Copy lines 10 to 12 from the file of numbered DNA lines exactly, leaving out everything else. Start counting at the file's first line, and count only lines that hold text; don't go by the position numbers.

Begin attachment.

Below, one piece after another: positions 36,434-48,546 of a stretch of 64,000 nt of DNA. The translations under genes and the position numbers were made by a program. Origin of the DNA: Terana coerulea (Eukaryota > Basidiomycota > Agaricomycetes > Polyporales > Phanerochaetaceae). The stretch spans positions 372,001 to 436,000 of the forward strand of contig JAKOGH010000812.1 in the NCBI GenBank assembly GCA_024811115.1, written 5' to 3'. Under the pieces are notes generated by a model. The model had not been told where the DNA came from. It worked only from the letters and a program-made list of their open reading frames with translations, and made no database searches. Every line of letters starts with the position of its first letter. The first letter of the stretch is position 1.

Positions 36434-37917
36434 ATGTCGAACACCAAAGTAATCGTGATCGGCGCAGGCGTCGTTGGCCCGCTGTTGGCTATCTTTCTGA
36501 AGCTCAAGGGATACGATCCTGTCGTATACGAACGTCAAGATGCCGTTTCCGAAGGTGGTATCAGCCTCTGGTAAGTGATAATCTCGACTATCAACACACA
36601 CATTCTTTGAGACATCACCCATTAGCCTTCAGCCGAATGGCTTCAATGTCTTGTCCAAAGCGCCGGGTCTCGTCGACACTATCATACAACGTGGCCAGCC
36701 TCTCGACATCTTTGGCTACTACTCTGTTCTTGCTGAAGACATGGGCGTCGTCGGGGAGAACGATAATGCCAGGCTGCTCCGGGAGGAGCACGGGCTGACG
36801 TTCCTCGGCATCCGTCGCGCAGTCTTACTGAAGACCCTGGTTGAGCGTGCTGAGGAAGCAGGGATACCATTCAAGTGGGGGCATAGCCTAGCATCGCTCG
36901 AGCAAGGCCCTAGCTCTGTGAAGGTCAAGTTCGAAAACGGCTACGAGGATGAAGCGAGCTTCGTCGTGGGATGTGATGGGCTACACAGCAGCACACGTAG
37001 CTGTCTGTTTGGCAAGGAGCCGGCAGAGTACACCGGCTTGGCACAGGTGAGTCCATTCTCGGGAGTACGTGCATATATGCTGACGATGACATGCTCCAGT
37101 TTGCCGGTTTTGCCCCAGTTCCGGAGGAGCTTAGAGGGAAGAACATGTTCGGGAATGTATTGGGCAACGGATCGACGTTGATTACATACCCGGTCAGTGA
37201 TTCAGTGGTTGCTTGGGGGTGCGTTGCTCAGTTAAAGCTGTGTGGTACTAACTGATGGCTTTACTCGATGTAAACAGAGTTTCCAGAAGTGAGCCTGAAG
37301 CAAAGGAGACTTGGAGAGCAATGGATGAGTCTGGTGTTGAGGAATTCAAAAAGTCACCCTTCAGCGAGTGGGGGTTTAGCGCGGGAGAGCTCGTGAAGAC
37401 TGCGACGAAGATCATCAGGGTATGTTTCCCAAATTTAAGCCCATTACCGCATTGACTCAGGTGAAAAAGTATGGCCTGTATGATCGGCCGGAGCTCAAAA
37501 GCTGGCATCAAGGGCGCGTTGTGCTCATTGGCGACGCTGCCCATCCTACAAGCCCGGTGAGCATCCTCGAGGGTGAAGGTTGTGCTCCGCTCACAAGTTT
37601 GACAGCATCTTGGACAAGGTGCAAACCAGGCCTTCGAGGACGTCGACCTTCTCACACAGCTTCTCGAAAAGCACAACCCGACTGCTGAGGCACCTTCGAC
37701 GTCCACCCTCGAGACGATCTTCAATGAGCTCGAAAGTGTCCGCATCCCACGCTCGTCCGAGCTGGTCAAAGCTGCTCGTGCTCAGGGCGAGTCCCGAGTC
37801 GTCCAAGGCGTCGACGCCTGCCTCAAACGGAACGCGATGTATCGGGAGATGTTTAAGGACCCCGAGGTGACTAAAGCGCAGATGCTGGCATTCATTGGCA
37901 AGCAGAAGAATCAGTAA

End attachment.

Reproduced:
37101 TTGCCGGTTTTGCCCCAGTTCCGGAGGAGCTTAGAGGGAAGAACATGTTCGGGAATGTATTGGGCAACGGATCGACGTTGATTACATACCCGGTCAGTGA
37201 TTCAGTGGTTGCTTGGGGGTGCGTTGCTCAGTTAAAGCTGTGTGGTACTAACTGATGGCTTTACTCGATGTAAACAGAGTTTCCAGAAGTGAGCCTGAAG
37301 CAAAGGAGACTTGGAGAGCAATGGATGAGTCTGGTGTTGAGGAATTCAAAAAGTCACCCTTCAGCGAGTGGGGGTTTAGCGCGGGAGAGCTCGTGAAGAC